Walking into the ballet studio on 33rd and Harvard felt like walking into my soul. I wanted to somehow convey to my family that as they stepped into these hallways, dressing rooms, and studios, they were walking through me. Passing through my skin and beholding who I am. I swallowed instead.
The studio always hosted an odd mix of smells. The excessive amounts of resin used for point shoe traction lent a certain dryness to the air but underneath, girding all smells was the damp, pervasive odor of decades of perspiration. I am countless different people when I walk through the door. A scared 5-year-old at Nutcracker rehearsal, who is overwhelmed by the limbs and kicks and afraid of disappointing the fierce lady with dark eyes; a shy 8-year-old who never speaks to anyone, ironically longing for friends and yet cherishing the one place I can be silent and no one finds me strange for my silence; a gawky 13-year-old who is weak, struggling, jealous, and fighting the natural instincts of my growing body; a confident high school student who begins to take risks in both dance and life; a college student, who finally feels the proud eyes of Ms. Larkin doting on me and my dancing. I still felt unworthy, but basked in the glow of her pride.
And now she sits in a chair in Roman’s office/her old office and she does not remember. She is alone, and so I am alone. She forgets me, she forgets herself.
Roman walks us through the studio showing us the changes that have been made. I fight the urge to run to my place at the barre where I stood for so many years. The place where I sat fairy princess-style, watching Ms. Larkin skip around the room, a delicate crystal prism dangling from her fingertips. As the rainbows of light flickered in our eyes, she invited us to imagine that we too could be prisms, magically transforming music into movement. And so we’d stand at our assigned places, bending, stretching, kicking, and waiting to turn into rainbows.
Roman gently escorts his mother on our tour, she barely notices the change of scenery.
Alzheimer’s is a cruel, cruel disease.
Before we leave, I pause to write a note to one of the other teachers, Ms. Hope. I notice the purple décor of the waiting area and know that she must have played a design role, considering purple is her favorite color. Ms. Larkin stands behind the receptionist’s counter and I want so badly to see the true Ms. Larkin—just once, if only for a fleeting moment. It feels as though I have been dismembered when I no longer see the best version of myself in her eyes. I am left with only my stories and perception-clouded memories.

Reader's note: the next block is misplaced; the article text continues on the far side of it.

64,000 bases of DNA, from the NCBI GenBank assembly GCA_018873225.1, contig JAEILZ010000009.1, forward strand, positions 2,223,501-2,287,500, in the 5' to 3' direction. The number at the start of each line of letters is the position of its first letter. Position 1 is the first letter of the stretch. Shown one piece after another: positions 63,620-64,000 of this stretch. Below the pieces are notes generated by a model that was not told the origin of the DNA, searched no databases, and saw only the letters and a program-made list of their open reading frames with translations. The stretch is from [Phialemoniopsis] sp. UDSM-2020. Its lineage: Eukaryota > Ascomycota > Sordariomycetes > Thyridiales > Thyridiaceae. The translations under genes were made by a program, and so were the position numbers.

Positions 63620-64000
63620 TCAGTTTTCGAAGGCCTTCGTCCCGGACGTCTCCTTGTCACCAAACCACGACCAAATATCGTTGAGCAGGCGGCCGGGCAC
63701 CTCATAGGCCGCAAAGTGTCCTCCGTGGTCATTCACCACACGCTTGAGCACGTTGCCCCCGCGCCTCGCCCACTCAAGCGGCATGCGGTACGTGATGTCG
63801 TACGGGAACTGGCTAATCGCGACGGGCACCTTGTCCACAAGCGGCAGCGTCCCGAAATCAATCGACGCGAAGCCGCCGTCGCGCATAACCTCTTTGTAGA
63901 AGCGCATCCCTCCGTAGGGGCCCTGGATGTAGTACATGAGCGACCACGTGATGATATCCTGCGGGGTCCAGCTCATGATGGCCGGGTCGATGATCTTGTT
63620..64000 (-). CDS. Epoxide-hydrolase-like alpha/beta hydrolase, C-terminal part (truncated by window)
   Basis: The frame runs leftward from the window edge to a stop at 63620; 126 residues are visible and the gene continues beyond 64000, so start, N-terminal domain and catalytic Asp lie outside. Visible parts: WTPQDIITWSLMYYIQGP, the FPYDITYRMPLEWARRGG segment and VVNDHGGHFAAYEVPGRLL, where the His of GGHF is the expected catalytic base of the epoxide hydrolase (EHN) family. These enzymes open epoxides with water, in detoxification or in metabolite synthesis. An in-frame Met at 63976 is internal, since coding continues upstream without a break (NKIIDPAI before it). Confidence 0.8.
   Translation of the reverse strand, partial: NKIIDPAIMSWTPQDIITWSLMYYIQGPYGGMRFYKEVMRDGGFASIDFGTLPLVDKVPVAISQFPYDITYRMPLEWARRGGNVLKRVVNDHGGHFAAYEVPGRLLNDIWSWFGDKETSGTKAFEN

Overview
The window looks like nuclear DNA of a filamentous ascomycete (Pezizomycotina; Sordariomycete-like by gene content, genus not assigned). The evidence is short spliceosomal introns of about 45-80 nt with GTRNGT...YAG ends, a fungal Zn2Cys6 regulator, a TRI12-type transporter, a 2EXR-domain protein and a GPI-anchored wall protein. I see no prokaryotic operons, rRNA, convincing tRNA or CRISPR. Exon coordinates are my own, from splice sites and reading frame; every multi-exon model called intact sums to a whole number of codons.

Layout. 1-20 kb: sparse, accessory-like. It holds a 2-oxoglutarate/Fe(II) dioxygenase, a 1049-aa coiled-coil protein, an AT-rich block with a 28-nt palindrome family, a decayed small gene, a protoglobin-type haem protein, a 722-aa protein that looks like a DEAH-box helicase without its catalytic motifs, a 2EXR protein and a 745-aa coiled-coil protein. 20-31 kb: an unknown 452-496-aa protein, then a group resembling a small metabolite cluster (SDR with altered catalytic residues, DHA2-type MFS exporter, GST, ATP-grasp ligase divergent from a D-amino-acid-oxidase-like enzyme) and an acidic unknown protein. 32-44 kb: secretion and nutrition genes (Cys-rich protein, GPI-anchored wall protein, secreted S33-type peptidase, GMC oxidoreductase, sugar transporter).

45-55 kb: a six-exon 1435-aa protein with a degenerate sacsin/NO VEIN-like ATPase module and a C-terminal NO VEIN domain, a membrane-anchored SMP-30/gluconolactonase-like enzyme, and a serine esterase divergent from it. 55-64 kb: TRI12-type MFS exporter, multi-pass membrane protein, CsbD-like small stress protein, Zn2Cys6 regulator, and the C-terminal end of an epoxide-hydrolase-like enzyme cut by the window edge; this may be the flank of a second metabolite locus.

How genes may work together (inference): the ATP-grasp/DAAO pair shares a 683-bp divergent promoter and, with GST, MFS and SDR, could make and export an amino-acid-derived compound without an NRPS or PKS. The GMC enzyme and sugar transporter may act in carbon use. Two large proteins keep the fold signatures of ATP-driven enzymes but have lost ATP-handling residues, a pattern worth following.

I receive a miracle. From my limited work with Alzheimer’s patients in Hospice I know that many times the only way to connect is to delve deep into the past to our earliest memories. The oldest memories are often the most accessible. I begin to tell her of how I am teaching ballet and how I use her “5 Positions Song” to teach the basic five positions of the feet and arms. She still looks blank but I forge ahead. I begin to sing and move, “First position and second position…” By the time I get to third position her eyes connect with mine and she begins to sing and move in synch with me. As we come to the closing pas de burre her eyes twinkle and she smiles at me—the true Ms. Larkin smile that always said to me, “I am pleasantly surprised that you’ve made me proud of you.”
Then she was gone, lost in her own world again. But I had received my miracle. What had been lost had been re-membered. As we left the studio, there was a quiet sadness within me and yet a breathless thankfulness for the gift of muscle memory that can re-member us when our minds have failed us, for the sinews that can hold us in community long after our minds have severed all ties to reality. To live she must stay at the studio, surrounded by the movement that has taught her to live fully in the present moment, thankful for this breath, this step, this person beside her, this dance that is the breath of life made visible.
I learned that hot August day to trust my muscles and the memories that lie buried within them.
“Night is drawing nigh. How long the road is. But, for all the time the journey has taken, how you have needed every second of it.” Dag Hammarskjold